P. aegyptiaca Tolerance Experiments

Homozygous seeds of WT, EV, AroG lines 2.1 and 3.1 were germinated and grown on Nitsh media (Duchefa) for 3 weeks. Seedlings were transferred to 2-L pots (Tefen Nachsholim, Israel) using medium heavy clay-loam soil containing a dry weight basis of 55% clay, 23% silt, 20% sand, 2% organic matter, pH 7.1 (one plant per pot). Slow-release fertilizer at a concentration of 0.6% (w/v) (Osmocote, Scotts Miracle-Gro, Marysville, OH) and P. aegyptiaca seeds at a concentration of 15 ppm (15 mg seeds kg–1 soil ∼2,250 seeds kg–1) were added to the soil (Hacham et al., 2016). The above-mentioned components were mixed to homogeneity in a cement mixer for 10 min. The pots were placed in a net house and drip-irrigated. When the tobacco plants were fully developed and flowered, the shoots were cut at the soil surface. The roots were washed gently, removing the soil under tap water, and dried on a paper towel. P. aegyptiaca at all developmental stages were collected from each plant, and their numbers and biomasses were recorded. The biomass of the tobacco roots and shoots were also measured.

Statistical Analyses

The data represent the mean of the independent replicates. Statistical significance was evaluated using JMP software version 8.0 (SAS Institute Inc., Cary, NC). Significant differences between treatments were calculated according to the Tukey-Kramer HSD test or the student t-test (p < 0.05). Principal component analysis (PCA) was conducted using the MetaboAnalyst 3.0 comprehensive tool3 (Xia et al., 2015) with auto scaling manipulations. Graphs were compiled using GraphPad Prism 5.01 scientific software4.

Results

Several Tobacco Plants Having a High Expression of the E. coli Feedback-Insensitive AroG175 Exhibited a Severe Abnormal Phenotype

To study the impact of high AAAs levels on primary metabolic profile and on the ability of tobacco plants to cope with stresses, we overexpressed the E. coli AroG175 gene targeted to the chloroplast under the control of the 35S CaMV promoter and octopine synthase terminator (Tzin et al., 2012; Supplementary Figure S2). Thirty kanamycin-resistant T0 tobacco lines were screened for expression of the AroG gene by immunoblot analysis using antibodies against the 3HA epitope-tag that was fused to the AroG gene (Supplementary Figure S2). Out of the 30 lines, 22 plants showed a band of the expected 42 kDa polypeptide (Supplementary Figure S3). Fifteen plants exhibited a morphological phenotype similar to the empty vector (EV) and wild type (WT) plants that were used as controls. However, seven transgenic lines (Supplementary Figure S3) exhibited a severe abnormal phenotype, including slow developmental rate, failure to produce flowers, narrow curled pale leaves and loss of apical dominance (Figure 1A). Based on these phenotypes we chose for further analysis, three lines (marked as lines #1–3) that exhibited a normal phenotype and three lines (marked as lines #4–6) that had abnormal phenotypes compared to the EV and WT plants. Due to the inability of the plants having the abnormal phenotype to produce flowers, we propagated the plants using a tissue culture and generated shoots from the leaves of T0 AroG transgenic plants and from EV and WT plants. The regenerated plants exhibited a phenotype similar to their original transgenic lines. The growth rate of the different propagated plants was measured to show that lines #4–6 have severe growth retardation compared to lines #1–3 and the control plants (Figure 1B). To reveal the relationship between the morphological phenotype of the transgenic plants to the AroG protein accumulation, immunoblot analysis was made for comparison of the six selected lines. The immunoblot analysis showed that transgenic lines #4–6 had high protein accumulation, about 7- to 10-fold compared to lines #2–3 (Figure 2). Notably, line #1 that showed a high expression level of protein exhibited a normal morphological phenotype.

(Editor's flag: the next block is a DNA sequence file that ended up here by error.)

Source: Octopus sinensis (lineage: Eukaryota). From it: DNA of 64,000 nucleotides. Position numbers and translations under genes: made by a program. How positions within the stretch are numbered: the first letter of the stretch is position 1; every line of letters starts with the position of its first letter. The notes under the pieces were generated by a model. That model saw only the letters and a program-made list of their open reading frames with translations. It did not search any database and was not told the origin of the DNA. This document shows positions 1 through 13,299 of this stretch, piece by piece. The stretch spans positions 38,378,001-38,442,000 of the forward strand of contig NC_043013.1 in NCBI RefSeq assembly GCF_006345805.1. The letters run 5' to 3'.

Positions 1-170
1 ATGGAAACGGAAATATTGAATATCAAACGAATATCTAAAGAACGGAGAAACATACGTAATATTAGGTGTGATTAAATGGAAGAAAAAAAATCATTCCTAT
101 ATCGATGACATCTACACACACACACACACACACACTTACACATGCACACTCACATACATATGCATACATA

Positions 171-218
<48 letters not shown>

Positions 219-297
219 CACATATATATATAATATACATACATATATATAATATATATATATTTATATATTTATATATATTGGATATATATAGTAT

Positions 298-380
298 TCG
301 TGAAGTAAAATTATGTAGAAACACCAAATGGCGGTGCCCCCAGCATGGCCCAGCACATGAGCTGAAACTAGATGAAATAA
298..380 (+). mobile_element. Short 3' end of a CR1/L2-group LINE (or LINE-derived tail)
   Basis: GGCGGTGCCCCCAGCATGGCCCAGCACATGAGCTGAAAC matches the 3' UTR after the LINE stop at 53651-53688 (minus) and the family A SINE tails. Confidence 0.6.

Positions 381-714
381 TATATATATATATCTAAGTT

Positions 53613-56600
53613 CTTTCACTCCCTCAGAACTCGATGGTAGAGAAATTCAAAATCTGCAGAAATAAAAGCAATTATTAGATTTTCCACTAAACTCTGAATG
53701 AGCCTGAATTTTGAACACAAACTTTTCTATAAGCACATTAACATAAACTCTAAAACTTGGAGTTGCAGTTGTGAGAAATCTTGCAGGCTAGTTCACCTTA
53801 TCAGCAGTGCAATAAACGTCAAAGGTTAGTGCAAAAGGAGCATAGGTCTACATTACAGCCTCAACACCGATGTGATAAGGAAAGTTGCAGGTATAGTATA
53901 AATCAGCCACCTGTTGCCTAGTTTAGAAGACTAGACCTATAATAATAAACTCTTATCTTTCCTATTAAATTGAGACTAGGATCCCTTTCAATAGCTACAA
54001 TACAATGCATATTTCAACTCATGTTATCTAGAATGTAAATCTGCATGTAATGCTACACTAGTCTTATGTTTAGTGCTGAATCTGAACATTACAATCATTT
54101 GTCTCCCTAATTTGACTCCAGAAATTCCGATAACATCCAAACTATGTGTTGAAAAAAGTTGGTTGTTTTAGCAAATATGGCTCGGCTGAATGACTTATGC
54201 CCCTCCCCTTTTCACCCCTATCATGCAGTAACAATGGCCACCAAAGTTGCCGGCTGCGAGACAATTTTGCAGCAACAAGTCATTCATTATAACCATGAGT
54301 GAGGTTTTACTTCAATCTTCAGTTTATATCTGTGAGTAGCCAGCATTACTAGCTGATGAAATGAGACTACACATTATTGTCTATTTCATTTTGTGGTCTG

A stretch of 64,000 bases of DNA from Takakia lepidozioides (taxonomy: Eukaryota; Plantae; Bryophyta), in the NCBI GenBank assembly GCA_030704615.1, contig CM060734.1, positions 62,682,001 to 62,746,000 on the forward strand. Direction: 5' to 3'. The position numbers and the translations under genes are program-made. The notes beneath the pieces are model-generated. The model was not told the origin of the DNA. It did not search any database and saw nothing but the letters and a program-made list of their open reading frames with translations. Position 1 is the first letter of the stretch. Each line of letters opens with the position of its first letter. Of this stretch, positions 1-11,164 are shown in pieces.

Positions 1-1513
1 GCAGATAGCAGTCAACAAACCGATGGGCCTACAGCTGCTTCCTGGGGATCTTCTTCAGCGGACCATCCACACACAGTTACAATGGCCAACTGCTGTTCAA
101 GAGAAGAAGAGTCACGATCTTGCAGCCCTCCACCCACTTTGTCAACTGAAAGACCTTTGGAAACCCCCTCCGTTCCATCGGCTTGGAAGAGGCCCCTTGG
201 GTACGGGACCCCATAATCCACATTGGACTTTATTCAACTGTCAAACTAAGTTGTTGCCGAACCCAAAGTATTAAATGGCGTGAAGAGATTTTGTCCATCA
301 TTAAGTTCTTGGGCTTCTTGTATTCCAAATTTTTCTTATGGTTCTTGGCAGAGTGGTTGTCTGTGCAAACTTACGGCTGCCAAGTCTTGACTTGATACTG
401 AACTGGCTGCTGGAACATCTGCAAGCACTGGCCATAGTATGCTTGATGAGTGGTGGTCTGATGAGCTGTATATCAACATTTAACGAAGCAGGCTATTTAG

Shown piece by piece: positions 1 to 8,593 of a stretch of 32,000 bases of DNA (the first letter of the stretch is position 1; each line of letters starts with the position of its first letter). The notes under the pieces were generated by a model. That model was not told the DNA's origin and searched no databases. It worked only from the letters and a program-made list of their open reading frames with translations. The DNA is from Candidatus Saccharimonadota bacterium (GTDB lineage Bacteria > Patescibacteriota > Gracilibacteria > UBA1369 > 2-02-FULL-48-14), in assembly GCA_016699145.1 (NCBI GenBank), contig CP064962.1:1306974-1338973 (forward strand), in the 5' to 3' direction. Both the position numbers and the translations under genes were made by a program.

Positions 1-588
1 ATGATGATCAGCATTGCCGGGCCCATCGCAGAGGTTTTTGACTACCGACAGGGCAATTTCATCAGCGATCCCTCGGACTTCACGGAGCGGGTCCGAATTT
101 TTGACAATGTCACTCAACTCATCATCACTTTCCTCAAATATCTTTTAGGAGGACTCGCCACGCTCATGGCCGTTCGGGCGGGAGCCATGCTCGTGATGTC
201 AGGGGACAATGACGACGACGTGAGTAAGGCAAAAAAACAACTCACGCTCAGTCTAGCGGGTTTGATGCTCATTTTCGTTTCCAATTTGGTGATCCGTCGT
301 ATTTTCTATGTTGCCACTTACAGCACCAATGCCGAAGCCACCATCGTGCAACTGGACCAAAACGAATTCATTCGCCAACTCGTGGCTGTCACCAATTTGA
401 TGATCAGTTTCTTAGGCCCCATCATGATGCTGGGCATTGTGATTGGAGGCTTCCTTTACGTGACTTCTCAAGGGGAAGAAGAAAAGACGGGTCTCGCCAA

FIGURE 1
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Figure 1. Phenotype of transgenic plants expressing the bacterial AroG gene. (A) The photos were taken 9 weeks after transferring to soil. (B) Growth rate measurements. Four-week propagated plants were transferred to soil; shoot height was measured every 7 days for a period of nine additional weeks. Data are presented as mean ± SE (n = 4–7). WT, wild type plants; EV, transgenic plants having an empty vector; AroG, plants overexpressing the bacterial AroG gene; that had a normal phenotype (lines #1–3) and an abnormal phenotype (lines #4–6).

FIGURE 2
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Figure 2. Expression level of bacterial AroG in transgenic tobacco plants. (A) Immunoblot analysis of protein extracts from the leaves of WT, EV and transgenic plants expressing AroG using anti-HA antibodies. Lower panel: coomassie brilliant blue staining used for equal loading; the rubisco band is marked by an arrow. The marker size is shown on the left. (B) The graph represents band intensity obtained from the immunoblot analysis that was normalized to the rubisco band as measured by ImagJ.